‘With children, I recommend UV protective tops and trousers for swimming. We know that avoiding sunburn in childhood is really important for skin health in later life, including reducing skin-cancer risk.’
In 2014, researchers from Harvard found that getting badly sunburnt five or more times before the age of 20 increased the risk of melanoma later in life by 80 per cent. Visit: latelieraesthetics.co.uk
WHAT IS SQUAMOUS CELL CARCINOMA?
Squamous cell carcinoma (SCC) is the uncontrolled growth of abnormal cells in the upper layers of the skin.
It often looks like scaly red patches, open sores, elevated growths with a central dip or warts, all of which may crust or bleed.
They can become disfiguring or life-threatening if allowed to grow.
More than one million people are diagnosed with SCC every year in the US. Its UK prevalence is unclear.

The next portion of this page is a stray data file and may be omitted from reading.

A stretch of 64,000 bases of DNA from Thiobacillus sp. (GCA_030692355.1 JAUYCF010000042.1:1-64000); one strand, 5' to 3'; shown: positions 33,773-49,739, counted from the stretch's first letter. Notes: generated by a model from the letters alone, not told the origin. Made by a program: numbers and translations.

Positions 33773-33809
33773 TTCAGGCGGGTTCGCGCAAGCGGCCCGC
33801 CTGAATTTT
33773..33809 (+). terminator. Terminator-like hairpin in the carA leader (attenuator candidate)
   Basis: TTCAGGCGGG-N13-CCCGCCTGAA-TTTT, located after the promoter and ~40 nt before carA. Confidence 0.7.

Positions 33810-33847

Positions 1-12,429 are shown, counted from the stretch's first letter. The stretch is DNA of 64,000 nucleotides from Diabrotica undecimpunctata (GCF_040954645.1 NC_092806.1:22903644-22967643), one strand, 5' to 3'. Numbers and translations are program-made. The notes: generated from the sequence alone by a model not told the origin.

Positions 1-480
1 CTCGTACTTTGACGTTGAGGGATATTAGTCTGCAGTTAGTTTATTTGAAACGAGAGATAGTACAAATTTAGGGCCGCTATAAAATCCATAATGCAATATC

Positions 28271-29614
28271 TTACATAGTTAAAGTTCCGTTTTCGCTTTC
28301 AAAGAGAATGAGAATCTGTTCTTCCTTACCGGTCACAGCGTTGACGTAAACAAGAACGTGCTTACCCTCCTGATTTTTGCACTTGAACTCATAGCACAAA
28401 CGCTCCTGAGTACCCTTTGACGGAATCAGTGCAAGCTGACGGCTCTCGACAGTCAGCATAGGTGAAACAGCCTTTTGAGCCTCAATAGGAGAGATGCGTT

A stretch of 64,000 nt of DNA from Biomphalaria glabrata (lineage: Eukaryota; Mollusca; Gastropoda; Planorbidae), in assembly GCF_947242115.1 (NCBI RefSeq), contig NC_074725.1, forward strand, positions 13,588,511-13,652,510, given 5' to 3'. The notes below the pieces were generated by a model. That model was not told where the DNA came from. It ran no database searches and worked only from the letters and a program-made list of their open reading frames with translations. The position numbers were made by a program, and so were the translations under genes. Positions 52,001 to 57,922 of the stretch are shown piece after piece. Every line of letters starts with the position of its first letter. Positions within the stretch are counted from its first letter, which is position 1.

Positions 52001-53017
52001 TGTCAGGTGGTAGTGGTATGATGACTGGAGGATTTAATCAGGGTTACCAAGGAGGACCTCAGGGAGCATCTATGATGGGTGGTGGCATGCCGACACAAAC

SCC is mainly caused by overexposure to UV light from the sun or tanning beds.
People are more likely to suffer if they:
- Have fair hair or skin
- Work outdoors
- Are over 50
- Have a personal or family history of the disease
- Have a suppressed immune system, such as chemotherapy or AIDS patients
Squamous cell carcinoma often looks like scaly red patches or open sores
Although SCC can occur anywhere on the body, it is most common on areas exposed to the sun, such as the face and hands.
SCCs spotted at an early stage and removed promptly are mostly curable and cause minimal damage.
Treatment typically includes surgery to remove the growth, as well as radiotherapy and topical drugs.
People can reduce their risk of developing the disorder by:
- Wearing a high-factor sun cream that is reapplied at least every two hours, or more if swimming
- Covering up with clothing
- Seeking shade between 10am and 4pm
- Not using UV tanning beds
Source: Skin Cancer Foundation